Ned Kelly’s last words were “Such is life”.
Many believe that the last utterance by Ned Kelly just before his hanging were three simple word, “Such is life”. Whether uttered with weary resignation or an acceptance of misfortune, the notion that the quote is attributed to Ned Kelly survives today (even inspiring one or two tattoos).

But what Ned Kelly actually said as his last words is uncertain. Some newspapers at the time certainly reported the words “Such is life”, while a reporter standing on the jail floor wrote that Ned’s last words were, “Ah well! It’s come to this at last.” But one of the closest persons to Ned on the gallows, the gaol warden, wrote in his diary that Kelly opened his mouth and mumbled something that he couldn’t hear.

Ned Kelly courtroom curse killed the judge:
It is true that judge Sir Redmond Barry died 12 days after Ned Kelly was executed. The two men, Kelly and Barry, had been antagonists for some time, so after being sentenced to death at his trial, Ned Kelly famously replied to Sir Redmond Barry, “I will see you there where I go” or a version of that quote.

Ned Kelly was executed on the November 11, 1880, and Sir Redmond Barry died on the 23rd of the same month. However Barry’s certificate did not list the cause of death as “curse”, rather it is more likely that the judge died from a combination of pneumonia and septicaemia from an untreated carbuncle.

If you have a Ned Kelly tattoo you are more likely to die violently:
Depending on how you interpret the forensic data, wearing a Ned Kelly tattoo can be very dangerous. A study from the University of Adelaide found that corpses with Ned Kelly tattoos were much more likely to have died by murder and suicide. But it was a pretty small sample size.

 

ON THIS DAY…… 18th November 1879

One of Australia’s youngest bushrangers, a fifteen-year-old member of Captain Moonlite’s gang, is shot and killed.

Augustus Wernicke was one of Australia’s youngest bushrangers, and part of Captain Moonlite’s gang. Captain Moonlite, aka Andrew George Scott, became a bushranger upon his release from gaol, eight years after robbing the bank at Mount Egerton, Victoria. He recruited several other gang members, among them 15-year-old Wernicke, and walked to New South Wales, hoping to find employment at Wantabadgery Station, well known for its hospitality. Being in the grip of a severe drought, and also having changed hands, Wantabadgery could offer them nothing. In desperation, Moonlite took 35 people hostage. In the resultant shootout with police on 18 November 1879, gang members James Nesbitt and Augustus Wernicke, together with Constable Bowen, were all shot dead. Moonlite and the surviving gang members were tried and charged with the murder of Constable Bowen. Moonlite himself was hanged on 20 January 1880 at Darlinghurst Court.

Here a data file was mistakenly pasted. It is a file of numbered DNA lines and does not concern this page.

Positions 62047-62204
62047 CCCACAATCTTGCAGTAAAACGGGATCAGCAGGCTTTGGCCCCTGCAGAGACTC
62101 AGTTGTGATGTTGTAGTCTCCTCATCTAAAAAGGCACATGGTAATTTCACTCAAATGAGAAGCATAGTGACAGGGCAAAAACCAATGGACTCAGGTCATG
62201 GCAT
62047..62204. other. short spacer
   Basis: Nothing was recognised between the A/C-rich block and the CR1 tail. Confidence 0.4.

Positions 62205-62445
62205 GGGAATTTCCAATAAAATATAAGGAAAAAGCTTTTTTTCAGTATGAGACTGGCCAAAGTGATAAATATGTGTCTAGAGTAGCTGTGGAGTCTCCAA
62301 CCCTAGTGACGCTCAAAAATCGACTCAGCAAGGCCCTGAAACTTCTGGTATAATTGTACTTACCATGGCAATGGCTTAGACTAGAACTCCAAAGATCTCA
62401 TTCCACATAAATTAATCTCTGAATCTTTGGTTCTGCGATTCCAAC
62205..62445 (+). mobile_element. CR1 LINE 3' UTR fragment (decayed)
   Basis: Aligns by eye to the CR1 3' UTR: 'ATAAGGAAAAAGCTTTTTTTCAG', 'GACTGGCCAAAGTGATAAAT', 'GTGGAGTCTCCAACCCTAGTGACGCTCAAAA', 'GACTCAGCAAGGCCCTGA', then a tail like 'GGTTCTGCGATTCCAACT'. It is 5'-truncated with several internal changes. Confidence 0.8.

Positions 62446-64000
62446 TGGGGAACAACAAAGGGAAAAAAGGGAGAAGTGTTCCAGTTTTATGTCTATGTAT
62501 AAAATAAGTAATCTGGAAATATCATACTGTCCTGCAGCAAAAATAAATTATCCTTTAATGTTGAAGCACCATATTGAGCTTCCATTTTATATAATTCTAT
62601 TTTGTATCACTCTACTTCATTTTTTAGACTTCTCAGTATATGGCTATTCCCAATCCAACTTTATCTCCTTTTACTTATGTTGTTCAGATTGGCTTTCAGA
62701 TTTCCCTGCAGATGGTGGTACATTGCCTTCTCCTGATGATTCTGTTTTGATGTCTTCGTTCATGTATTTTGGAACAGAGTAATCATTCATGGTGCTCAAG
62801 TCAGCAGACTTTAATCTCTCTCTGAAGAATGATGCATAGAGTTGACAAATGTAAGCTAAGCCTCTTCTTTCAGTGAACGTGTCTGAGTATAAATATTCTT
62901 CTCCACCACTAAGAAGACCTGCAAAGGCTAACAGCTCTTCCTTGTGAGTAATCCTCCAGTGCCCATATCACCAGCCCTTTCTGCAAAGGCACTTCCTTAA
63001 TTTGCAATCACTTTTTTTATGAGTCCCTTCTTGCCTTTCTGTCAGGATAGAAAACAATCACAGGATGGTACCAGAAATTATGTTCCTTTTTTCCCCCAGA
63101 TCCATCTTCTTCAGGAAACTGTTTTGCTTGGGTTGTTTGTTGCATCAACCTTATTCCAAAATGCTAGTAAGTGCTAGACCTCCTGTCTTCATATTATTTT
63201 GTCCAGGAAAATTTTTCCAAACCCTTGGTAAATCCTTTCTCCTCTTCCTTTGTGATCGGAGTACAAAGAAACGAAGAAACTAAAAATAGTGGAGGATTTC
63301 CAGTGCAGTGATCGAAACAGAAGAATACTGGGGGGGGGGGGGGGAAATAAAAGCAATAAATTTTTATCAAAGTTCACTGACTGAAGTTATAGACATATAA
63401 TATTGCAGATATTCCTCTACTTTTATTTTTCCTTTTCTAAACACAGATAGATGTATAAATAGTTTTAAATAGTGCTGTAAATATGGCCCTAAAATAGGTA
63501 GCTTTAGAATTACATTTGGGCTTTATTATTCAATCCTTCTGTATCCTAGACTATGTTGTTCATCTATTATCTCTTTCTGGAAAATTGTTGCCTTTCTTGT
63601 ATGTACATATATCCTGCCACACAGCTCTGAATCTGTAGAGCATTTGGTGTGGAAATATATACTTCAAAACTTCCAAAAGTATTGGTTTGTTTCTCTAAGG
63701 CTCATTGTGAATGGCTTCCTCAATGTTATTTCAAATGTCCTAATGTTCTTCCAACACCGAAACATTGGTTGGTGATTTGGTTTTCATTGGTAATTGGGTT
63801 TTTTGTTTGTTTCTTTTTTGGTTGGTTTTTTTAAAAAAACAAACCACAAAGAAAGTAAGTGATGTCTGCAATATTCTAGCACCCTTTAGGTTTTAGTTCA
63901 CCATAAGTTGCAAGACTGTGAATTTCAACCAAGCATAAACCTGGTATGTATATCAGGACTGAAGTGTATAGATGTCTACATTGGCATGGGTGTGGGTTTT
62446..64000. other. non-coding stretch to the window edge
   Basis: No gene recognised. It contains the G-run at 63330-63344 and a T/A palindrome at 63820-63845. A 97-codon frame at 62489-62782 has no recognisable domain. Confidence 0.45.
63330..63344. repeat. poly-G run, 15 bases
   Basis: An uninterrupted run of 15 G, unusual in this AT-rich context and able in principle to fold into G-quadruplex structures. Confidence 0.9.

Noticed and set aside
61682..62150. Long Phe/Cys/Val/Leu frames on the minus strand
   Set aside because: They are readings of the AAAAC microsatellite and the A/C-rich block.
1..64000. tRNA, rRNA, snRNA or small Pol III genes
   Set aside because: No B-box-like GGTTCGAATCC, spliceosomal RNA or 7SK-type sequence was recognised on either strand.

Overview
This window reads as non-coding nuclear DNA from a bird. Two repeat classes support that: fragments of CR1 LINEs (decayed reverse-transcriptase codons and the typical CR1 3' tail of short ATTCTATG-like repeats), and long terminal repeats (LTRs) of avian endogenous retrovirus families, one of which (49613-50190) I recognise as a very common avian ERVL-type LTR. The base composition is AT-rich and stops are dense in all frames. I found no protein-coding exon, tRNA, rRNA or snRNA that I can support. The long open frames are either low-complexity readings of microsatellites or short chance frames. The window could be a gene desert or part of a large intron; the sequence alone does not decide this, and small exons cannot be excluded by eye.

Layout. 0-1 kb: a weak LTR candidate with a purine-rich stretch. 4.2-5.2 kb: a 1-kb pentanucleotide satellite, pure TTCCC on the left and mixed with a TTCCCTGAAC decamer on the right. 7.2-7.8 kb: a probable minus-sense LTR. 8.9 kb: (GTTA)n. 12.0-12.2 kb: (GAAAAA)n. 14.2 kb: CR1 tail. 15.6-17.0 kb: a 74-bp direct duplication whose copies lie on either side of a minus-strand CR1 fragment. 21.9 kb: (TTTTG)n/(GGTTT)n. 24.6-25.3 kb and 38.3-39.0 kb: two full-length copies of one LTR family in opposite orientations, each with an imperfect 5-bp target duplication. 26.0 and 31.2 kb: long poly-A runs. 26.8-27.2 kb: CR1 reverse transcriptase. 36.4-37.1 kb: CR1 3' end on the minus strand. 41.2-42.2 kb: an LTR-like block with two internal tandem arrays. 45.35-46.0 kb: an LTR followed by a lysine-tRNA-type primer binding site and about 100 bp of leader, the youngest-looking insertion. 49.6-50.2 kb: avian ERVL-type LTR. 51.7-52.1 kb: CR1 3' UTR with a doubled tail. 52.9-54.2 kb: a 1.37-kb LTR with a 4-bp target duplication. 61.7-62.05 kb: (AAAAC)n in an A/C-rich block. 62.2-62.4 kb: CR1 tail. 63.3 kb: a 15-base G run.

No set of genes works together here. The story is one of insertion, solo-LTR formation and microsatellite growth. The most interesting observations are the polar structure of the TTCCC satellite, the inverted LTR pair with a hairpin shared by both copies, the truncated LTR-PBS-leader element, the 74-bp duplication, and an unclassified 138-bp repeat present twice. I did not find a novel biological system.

On This Day – November 12, 1894

The execution of Elijah Cockroft for the murder of Fanny Mott at Noradjura, in the Wimmera district, took place at the Ballarat Gaol this morning, when only six persons besides the gaol officials were present. Punctually at 10 o’clock, Cockroft was brought out of his cell and led to the drop, and on being asked if he had anything to say he said  “I Trust Jesus.” When the rope w s being placed round his neck he began to sob bitterly, and on the bolt being drawn death was instantaneous.

Canon Morris who attended him throughout, stated that he died repentant, and in his opinion the whole case was a lasting disgrace to the State, which was responsible for the wretched state of ignorance in which the unfortunate lad existed. Yesterday several gentlemen wired to the Attorney-General asking him to stay the execution as they believed the accused man was insane. A medical examination was subsequently made, but it was found he was perfectly sane.

On This Day – November 12, 1938

DOUBLE MURDER CHARGE

On a charge of having murdered Annie Constance Wiseman, 62, and her niece, Phyllis Wiseman,  17, at Glenroy, on November 12, George Green, 42, chimney sweep, of West Heidelberg was remanded at the City Court to-day until December 16. Miss Wiseman and her niece were found strangled in Miss Wiseman’s home at Glenroy on November 12. The inquest into their deaths will be held on December 19.

ON THIS DAY – November 11, 1917

A sodden photograph dredged from the Goulburn gave the first clue to the identity of a murderer who used many names.   On a warm and drowsy summer Sunday afternoon – November 18,1917- a soldier on leave from Seymour Camp, four miles away, rested after a long walk. He leaned on the rail of the old wooden bridge which spans the river at this peaceful spot. He was gazing down idly at the rolling waters in a really Arcadian setting which nobody would associate with violence or murder.   As he watched the moving water he saw what he thought was a dark weed waving its strands near the surface. But then the supposed weed moved suddenly to reveal the white neck and to become the floating dark hair of a young girl. She appeared to be afloat head downwards, but it was clear that her body was held by a river snag.